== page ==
Monday, August 18, 2008

Other Container Plants

Crocosmia 'Star of the East'
Boophane disticha
Ennealophus euryandrus

Creating a container display full of colorful seasonal plants is very popular, but most of my containers each have a single plant that I keep year after year and only a few are particularly showy. I guess its the collector in me, but I don't think I can know a plant very well until I grow it. My containers allow me the chance to challenge my horticultural skills by growing a variety of tender plants year after year without a greenhouse while allowing me to come to know some weird or unusual plants I wouldn't get to experience otherwise.

At the extreme end of the spectrum of what I will put up with to satisfy my curiosity is Ennealophus euryandrus. This obscure member of the iris family is a wretched specimen as seen above. The flowers are sparse and are typically gone by the time of day I get home from work, but I keep it around, somewhat reluctantly, because growing it feels broadening to me. The slightly obscure Boophane disticha, on the other hand, is very exciting because of its distinctive leaf arrangement and its long life cycle. Its habit of slowly developing a larger and larger bulb each year and taking who knows how long to flower (seven years and counting with no flower)makes it seem venerable and worthy of a sort of reverence. Finally my Crocosmia 'Star of the East' gives me the more conventional satisfaction of a fabulous flower show as well as a glimpse into the fascinating history of Crocosmia breeding in Norfolk, UK.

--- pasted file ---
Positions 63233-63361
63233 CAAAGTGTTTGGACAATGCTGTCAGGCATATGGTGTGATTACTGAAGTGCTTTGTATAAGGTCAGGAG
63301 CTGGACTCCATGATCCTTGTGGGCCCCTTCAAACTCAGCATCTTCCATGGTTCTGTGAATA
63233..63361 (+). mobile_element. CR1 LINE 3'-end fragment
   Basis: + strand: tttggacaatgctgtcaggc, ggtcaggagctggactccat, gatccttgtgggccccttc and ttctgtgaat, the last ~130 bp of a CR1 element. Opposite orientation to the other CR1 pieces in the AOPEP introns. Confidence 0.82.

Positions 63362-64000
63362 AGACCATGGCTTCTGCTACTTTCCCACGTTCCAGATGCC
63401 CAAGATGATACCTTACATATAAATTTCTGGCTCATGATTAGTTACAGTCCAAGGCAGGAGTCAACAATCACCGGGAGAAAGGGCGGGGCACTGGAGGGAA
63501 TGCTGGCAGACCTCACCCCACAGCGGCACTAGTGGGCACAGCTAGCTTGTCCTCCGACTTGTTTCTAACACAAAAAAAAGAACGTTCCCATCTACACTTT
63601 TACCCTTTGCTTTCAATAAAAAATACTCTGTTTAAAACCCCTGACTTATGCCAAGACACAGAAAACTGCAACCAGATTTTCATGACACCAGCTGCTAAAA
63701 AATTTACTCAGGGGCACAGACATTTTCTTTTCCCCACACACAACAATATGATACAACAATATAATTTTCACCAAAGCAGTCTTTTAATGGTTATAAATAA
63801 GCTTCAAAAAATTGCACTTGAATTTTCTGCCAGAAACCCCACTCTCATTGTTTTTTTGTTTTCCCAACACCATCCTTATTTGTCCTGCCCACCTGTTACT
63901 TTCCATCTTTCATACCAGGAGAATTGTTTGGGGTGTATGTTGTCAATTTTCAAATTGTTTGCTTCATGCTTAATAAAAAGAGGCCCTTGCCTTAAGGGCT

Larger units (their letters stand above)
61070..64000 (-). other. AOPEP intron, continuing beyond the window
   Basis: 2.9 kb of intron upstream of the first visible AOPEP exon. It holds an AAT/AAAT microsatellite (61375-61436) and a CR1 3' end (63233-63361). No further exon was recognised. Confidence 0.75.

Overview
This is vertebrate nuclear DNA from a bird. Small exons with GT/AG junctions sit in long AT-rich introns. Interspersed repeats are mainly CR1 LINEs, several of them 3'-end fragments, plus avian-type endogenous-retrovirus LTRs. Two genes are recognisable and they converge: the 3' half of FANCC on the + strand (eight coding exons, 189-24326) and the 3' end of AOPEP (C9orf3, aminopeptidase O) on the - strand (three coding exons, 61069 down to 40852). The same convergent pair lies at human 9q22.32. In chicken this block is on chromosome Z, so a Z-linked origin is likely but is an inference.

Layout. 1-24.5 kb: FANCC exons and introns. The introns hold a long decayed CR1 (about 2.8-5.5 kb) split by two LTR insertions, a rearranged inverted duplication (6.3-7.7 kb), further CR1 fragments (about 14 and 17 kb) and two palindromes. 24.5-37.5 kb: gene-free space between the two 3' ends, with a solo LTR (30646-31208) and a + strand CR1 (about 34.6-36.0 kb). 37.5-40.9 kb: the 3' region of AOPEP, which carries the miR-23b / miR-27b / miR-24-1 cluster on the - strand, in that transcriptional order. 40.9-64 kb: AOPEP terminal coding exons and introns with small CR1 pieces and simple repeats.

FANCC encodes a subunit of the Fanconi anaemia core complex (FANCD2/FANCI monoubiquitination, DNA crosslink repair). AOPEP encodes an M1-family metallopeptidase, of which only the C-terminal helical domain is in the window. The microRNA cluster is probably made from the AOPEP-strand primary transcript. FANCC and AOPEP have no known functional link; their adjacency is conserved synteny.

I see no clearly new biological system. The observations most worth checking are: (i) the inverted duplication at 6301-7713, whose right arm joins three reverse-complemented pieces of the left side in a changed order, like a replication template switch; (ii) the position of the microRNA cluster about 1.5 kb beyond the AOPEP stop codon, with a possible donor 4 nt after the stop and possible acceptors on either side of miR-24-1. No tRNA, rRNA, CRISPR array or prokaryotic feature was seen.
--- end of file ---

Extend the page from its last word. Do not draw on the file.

Friday, August 1, 2008

The Garden as a Dialogue

I recently read a great quote that ties in perfectly to this blog's theme of gardening fitting into a lifestyle. It was from the back page columnist in the June 2008 edition of Gardens Illustrated. He said "And the gardener is essential to what a garden is. It is a dialogue between a gardener and the natural world. It is not the natural world. It is not the gardener. It is the thing between them and a living thing in itself."
The image above is typical of what some may say is a muddle but to me is part of my dialogue with the plant world. The mix ebbs and flows as I direct it but also as I sometimes follow its lead. The Sidalcia just behind the Japanese Iris is one of those plants that defies the gardener's directives and finds its own comfort zone.